UNICEF is currently working with 25 countries in the hope that we can accelerate progress toward achieving gender parity in primary school enrolment by 2005, as agreed to world leaders who committed themselves to the UN-brokered Millennium Development Goals. Our haste grows out of the conviction that unless we act now, we will be consigning another generation of young girls to lives of poverty, injustice, illness and abuse.
But education for girls as well as boys will be of little use unless children are prepared to learn. There is a growing body of scientific evidence about how a child grows and develops during the first months and years - and it shows clearly that how a child is nurtured and cared for from birth onward has a profound bearing on that child's ability to learn and develop.
UNICEF has also amassed extensive practical knowledge about what good care for young children really means: that they be breastfed; that they have access to safe drinking water, and unpolluted air. That they live where there is adequate sanitation and waste-disposal practices. That their environments be healthy and free of disease. And that they be protected from injury, with time and space to play, to explore, and to learn.
Caring for the child also means caring for the mother. For in societies where women have no voice, limited access to resources, no legal protection and no respect, optimal child development, much less survival, is next to impossible.
It also means supporting the role of men, who must be educated about these issues if we are to dispel the attitudes that create inequality and that reduce women and children to second-class citizens.
On the other hand, just as children must be helped to be ready for school, it is essential that schools are made ready for children.
Ensuring that girls receive a quality education means more than providing classrooms, teachers and learning materials.
It means eliminating all forms of gender bias and discrimination in education systems and schools, in curricula and learning materials, in teaching and in learning processes. As one example, we must ensure that schools are located where girls can reach them safely and that every school has separate and functioning latrines for girls and boys
We must aim for socialisation of girls and boys in a culture of non-violence and respect for each other's rights, inherent dignity, and equality.
We must strengthen accelerated basic education and additional education opportunities for adolescent girls.
Above all, children must end up learning what they are meant to, and need, to learn. Schools must have practical ways to assess these results and report on them for all to see: parents and communities, as well as national governments.
Systems must provide relevant curricula and adequate learning materials for literacy, numeracy, and education on issues such as human rights, gender equality, health and nutrition, HIV/AIDS, and peace. These materials must be gender-sensitive and in languages that teachers and children can read and understand.
Yet all these measures may not help millions of girls assert their right to a quality basic education. In many parts of the world there are deep-rooted obstacles to educating girls. Cultural traditions and practices sometimes forbid it. Competing claims from families and communities sometimes mean that a girl is sent to work when she should be sent to school. And where politics sometimes forces communities to think they must chose between educating boys and educating girls, the choice is often made to educate boys - when the right answer is to educate both.
Moreover, the degrading effects of poverty often mean that educating the girls in the family is not even contemplated. Generally, when girls do not attend school it is not because their parents do not love or cherish them, but because families living in abject poverty need every available source of income. And it is girls who must look after their younger siblings while mothers earn family income.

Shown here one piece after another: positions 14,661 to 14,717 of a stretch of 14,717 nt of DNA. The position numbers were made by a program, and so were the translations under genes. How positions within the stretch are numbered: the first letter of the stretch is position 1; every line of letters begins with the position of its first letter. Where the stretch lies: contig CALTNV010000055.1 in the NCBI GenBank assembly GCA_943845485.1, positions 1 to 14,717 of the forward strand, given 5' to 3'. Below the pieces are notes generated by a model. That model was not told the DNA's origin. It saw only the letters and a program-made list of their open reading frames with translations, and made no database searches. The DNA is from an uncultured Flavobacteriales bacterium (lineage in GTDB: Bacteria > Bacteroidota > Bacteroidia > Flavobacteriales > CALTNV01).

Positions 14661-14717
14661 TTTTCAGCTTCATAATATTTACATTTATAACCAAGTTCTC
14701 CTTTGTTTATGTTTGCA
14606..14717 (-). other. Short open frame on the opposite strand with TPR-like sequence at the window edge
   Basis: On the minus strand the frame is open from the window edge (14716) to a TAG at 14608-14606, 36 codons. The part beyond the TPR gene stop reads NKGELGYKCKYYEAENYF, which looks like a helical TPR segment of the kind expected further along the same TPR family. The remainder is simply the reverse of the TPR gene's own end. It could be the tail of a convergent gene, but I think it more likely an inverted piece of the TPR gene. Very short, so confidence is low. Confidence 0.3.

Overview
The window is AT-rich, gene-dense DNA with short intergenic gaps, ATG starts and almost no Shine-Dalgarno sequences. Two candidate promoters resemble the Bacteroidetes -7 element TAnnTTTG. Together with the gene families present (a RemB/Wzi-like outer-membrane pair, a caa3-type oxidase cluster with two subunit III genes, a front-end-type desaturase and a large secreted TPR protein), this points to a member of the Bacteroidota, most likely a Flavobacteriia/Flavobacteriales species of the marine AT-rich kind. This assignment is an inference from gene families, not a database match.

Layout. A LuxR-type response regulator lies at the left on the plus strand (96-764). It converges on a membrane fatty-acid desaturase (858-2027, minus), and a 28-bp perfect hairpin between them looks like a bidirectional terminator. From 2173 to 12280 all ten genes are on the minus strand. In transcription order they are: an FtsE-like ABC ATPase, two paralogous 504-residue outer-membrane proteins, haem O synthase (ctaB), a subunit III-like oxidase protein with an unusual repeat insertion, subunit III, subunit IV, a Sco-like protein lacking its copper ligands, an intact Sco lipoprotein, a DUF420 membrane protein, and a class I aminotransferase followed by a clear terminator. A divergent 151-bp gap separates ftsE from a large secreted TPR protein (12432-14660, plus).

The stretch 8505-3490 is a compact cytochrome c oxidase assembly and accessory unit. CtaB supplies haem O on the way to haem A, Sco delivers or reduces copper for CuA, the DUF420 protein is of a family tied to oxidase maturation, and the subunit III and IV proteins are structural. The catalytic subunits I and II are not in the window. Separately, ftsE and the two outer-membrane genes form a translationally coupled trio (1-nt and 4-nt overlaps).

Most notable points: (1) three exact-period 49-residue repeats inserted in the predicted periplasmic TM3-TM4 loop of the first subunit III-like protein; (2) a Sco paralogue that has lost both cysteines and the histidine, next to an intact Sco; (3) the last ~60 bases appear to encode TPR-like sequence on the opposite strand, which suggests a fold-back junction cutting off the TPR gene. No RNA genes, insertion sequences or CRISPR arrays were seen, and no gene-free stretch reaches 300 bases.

In recent years, a proliferation of economic and humanitarian crises worldwide has also begun to threaten many hard-won gains in girls' education.
Economic restructuring and the increasing emphasis on the private sector has caused declines in educational opportunities, particularly for girls. The adverse impact of uncontrolled globalisation and of religious fundamentalism are all having negative impacts on girls' education.
Perhaps worst of all, the pandemic of HIV/AIDS is striking at children and women at an alarming rate - and it is simultaneously destroying the educational infrastructure of many countries, particularly in sub-Saharan Africa.
Yet a number of disparate countries, in different parts of the world, have given us outstanding demonstrations of how, despite all these obstacles, it is possible to make significant progress in the education of girls. Their example proves that we do not need new studies. We do not need new institutions. And we do not need impossible amounts of new resources.
During my tenure at UNICEF, I have been most deeply impressed by what I have seen happening "on the ground" - through work being carried out by parents and teachers, by village councils, by local authorities, by national governments, and by the bilateral and multilateral international community
In Afghanistan, I watched as 3,000 schools across that war-torn country reopened, and a million and a half children, boys as well as girls, streamed in, many for the first time in six years. It was UNICEF's largest logistical operation ever in support of education - and it succeeded because the interim government committed itself to a drive that mobilised teachers, registered children, readied school facilities and organised a curriculum and an entire educational structure virtually from scratch.
It was a stirring affirmation of hope and defiance, and the universal spirit behind it has only reinforced my conviction that the future remains in our hands as never before.
Fulfilling the global commitment to girls' education will require strong measures: strong national leadership, strong political commitment, generous financial support - and an all-out attack on poverty, inequality, discrimination and exclusion.
And it must also have the active support of all sectors and levels of society - families and communities, governments and funding agencies, service providers of all sectors, the media, the private sector, civil society - and girls themselves.
That is the universal commitment we seek. For we at UNICEF are convinced that each of us has the power to help build a world fit for children - and make it a place where every child can grow to adulthood in health, peace and dignity.